CMPL 841 History of Literary Criticism I (Classicism)
The course introduces students to some of the major strains in literary criticism from the Classical Period to the 18th century. Readings of major authors will be paired not only with literary examples contemporary with our chosen critics, but also with modern day theoretical responses to their works. 
Our objective is a working knowledge of dominant trends in European literary criticism up to (and including) the Enlightenment, useful in understanding the literature of the successive historical periods and also as a continuing, vital influence on twentieth- and twenty-first century poetics.  We will also be devoting some time to the primary non-Classical tradition of early Western literary criticism, namely Biblical interpretation.
Authors read include Gorgias, Plato, Aristotle, Aristophanes, Horace, Longinus, Philo, Proclus, Plotinus, Augustine,  Scaliger, Luther, Boileau, Sidney, Burke, Young, and Lessing; Homer, Pindar, Callimachus, Ovid, Vergil, Dante, and Pope; and Auerbach, Derrida, Genette, Ricouer, Benjamin, and Bernal.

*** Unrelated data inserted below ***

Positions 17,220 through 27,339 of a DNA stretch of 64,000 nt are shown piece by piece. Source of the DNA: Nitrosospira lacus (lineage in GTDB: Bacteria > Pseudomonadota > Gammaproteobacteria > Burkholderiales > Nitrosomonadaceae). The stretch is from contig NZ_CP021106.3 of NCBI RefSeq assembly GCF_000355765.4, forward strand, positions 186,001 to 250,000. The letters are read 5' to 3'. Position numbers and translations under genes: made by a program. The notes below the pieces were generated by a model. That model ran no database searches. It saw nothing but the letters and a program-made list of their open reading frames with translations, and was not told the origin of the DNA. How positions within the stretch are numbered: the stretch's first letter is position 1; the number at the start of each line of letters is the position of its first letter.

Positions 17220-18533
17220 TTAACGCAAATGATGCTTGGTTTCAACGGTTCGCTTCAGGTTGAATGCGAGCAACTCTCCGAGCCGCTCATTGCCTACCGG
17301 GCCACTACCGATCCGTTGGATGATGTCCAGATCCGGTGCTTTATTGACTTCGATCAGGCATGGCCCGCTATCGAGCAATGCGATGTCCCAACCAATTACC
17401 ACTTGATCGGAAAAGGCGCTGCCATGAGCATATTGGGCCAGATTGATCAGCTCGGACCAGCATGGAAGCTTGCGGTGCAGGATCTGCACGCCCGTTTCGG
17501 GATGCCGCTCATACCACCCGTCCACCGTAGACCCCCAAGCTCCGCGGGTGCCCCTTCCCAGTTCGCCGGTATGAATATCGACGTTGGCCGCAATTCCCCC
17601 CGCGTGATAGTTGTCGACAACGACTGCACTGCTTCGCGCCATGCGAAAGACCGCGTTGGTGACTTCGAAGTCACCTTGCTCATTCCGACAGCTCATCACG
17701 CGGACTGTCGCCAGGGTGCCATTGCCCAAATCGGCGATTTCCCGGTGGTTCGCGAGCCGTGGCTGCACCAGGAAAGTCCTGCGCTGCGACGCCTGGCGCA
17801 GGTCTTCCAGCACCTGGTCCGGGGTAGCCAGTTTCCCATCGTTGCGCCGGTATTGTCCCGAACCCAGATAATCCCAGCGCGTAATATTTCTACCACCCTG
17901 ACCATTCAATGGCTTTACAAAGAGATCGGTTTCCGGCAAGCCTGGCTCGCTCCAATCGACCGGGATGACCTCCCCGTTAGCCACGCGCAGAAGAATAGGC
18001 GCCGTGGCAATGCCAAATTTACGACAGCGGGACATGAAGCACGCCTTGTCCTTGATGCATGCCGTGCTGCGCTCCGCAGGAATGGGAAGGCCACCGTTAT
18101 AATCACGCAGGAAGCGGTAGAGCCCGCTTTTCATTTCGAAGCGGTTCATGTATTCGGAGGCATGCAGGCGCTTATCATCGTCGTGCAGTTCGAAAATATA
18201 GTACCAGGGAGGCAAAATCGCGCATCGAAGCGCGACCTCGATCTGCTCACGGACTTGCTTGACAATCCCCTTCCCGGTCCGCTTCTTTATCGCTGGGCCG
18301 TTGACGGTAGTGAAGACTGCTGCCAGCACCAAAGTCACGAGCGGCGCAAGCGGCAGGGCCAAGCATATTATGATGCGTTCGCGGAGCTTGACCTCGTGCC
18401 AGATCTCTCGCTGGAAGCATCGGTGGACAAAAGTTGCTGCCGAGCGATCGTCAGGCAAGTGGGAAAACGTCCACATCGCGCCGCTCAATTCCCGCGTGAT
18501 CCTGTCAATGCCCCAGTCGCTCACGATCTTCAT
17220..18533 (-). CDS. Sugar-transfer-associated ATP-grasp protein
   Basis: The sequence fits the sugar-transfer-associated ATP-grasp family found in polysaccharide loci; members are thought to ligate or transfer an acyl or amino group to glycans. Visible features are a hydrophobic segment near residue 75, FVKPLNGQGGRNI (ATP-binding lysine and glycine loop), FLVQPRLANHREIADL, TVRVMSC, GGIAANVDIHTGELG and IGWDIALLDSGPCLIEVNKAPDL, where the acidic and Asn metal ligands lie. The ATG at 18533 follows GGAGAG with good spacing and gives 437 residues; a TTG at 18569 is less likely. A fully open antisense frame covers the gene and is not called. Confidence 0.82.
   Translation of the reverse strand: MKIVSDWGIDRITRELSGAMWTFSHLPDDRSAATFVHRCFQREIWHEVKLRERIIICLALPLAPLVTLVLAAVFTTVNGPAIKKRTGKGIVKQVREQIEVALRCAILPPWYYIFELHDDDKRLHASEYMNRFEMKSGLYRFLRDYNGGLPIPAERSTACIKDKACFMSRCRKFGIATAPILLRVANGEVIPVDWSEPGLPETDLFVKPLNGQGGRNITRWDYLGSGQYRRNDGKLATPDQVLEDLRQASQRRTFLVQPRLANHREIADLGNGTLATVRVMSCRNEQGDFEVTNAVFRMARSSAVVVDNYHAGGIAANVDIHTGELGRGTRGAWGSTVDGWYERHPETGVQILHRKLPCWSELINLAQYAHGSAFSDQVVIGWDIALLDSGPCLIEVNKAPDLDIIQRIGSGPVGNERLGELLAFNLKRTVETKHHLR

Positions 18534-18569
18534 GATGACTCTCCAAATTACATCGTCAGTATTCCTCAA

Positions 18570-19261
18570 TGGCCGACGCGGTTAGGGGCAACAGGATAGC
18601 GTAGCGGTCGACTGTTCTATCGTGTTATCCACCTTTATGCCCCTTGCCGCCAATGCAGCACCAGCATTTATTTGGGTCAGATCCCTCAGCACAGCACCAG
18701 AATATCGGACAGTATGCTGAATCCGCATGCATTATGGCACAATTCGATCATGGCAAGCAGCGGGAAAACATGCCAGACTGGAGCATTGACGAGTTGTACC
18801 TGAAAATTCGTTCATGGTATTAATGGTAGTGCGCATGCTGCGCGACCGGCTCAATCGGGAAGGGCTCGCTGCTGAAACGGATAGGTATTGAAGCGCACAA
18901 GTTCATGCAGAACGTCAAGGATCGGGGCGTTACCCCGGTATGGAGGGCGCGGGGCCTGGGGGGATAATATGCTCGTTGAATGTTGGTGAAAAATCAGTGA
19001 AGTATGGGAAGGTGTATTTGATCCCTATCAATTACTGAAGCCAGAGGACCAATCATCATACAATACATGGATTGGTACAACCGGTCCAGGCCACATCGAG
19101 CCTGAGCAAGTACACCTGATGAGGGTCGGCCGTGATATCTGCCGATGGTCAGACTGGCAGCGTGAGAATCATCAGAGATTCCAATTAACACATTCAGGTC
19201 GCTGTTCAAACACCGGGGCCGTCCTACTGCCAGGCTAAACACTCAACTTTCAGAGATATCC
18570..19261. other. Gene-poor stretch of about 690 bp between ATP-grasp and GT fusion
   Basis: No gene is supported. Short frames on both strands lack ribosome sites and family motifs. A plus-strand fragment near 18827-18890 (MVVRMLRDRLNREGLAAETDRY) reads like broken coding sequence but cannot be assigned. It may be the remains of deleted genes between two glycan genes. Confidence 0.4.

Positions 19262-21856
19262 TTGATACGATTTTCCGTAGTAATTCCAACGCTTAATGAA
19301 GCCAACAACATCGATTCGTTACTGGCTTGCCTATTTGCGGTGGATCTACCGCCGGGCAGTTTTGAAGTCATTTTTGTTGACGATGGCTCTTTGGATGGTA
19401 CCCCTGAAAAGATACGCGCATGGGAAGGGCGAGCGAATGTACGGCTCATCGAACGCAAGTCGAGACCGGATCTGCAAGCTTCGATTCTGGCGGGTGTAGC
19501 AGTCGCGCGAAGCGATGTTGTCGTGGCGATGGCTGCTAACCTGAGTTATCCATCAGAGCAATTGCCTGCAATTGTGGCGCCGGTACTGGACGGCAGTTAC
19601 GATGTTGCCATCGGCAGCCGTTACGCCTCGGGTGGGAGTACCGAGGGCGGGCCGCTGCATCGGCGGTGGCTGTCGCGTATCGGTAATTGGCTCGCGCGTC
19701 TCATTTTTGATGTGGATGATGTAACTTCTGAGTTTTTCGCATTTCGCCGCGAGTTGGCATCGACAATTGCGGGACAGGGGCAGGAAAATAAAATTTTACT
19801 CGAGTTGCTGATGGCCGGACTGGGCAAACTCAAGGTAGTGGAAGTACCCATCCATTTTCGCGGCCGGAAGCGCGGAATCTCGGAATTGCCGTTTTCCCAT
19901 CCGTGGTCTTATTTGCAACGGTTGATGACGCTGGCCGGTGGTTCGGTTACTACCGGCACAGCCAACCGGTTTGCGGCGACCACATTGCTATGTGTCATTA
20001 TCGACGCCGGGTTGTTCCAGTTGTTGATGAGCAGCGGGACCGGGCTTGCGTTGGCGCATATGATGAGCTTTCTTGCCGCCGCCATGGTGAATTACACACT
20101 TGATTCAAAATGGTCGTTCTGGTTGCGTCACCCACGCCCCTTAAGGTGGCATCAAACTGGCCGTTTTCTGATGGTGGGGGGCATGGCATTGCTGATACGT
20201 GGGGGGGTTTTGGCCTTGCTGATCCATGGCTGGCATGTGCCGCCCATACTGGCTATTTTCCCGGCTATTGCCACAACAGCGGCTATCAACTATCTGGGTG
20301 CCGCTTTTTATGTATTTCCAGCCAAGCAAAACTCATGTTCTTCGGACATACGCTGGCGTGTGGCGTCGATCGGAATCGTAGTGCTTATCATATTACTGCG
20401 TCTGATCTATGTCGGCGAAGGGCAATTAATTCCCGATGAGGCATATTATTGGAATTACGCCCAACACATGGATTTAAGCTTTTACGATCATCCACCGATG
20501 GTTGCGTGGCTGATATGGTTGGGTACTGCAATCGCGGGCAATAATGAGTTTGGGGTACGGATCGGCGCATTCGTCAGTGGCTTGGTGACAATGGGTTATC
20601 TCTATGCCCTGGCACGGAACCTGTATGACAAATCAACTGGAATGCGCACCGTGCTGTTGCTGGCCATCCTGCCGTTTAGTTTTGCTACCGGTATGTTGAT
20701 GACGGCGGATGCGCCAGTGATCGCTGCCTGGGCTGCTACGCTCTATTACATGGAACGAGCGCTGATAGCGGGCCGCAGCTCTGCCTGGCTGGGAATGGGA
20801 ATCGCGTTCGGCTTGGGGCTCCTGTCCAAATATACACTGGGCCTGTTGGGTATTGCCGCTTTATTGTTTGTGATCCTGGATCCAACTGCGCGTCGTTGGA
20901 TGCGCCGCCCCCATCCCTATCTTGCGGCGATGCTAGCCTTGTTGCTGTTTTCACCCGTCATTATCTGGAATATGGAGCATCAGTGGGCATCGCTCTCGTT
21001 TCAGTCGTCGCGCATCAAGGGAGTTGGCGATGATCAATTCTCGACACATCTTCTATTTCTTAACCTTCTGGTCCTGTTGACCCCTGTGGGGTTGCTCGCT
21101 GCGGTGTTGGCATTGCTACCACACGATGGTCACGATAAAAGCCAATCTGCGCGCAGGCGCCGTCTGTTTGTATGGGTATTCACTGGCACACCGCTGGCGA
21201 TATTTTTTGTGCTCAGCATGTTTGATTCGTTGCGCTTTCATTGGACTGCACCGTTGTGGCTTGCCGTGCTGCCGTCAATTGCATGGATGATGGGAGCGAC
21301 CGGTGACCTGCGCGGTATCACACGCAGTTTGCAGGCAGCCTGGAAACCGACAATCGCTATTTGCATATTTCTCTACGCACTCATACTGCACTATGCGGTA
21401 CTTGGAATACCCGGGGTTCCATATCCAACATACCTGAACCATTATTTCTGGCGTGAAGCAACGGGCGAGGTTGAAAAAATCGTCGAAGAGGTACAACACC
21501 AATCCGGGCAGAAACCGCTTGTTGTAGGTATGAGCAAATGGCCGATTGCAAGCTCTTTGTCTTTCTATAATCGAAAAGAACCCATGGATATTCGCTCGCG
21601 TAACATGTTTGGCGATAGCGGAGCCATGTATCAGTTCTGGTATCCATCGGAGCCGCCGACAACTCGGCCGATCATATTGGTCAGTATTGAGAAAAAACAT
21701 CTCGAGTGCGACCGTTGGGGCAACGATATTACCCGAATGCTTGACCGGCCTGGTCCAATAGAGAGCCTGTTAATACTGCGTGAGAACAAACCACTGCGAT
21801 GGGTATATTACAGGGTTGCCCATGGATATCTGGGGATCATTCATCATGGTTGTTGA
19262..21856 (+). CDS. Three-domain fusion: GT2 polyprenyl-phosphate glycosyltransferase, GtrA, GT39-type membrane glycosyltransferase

Readings in German and English; class discussions in English.
Students register on either campus
Downing   - TH 2:00 PM to 5:00 PM   CAROLINA CAMPUS.

PHIL 537S  Nietzsche's Political Philosophy

Study of the thinker who has, in different incarnations, been characterized as the prophet of nihilism, the destroyer of values, the father of fascism, and the spiritual source of postmodernism. An examination of his philosophy as a whole in order to come to terms with its significance for his thinking about politics. Instructor: Gillespie - MW 10:05 AM - 11:20 AM - DUKE CAMPUS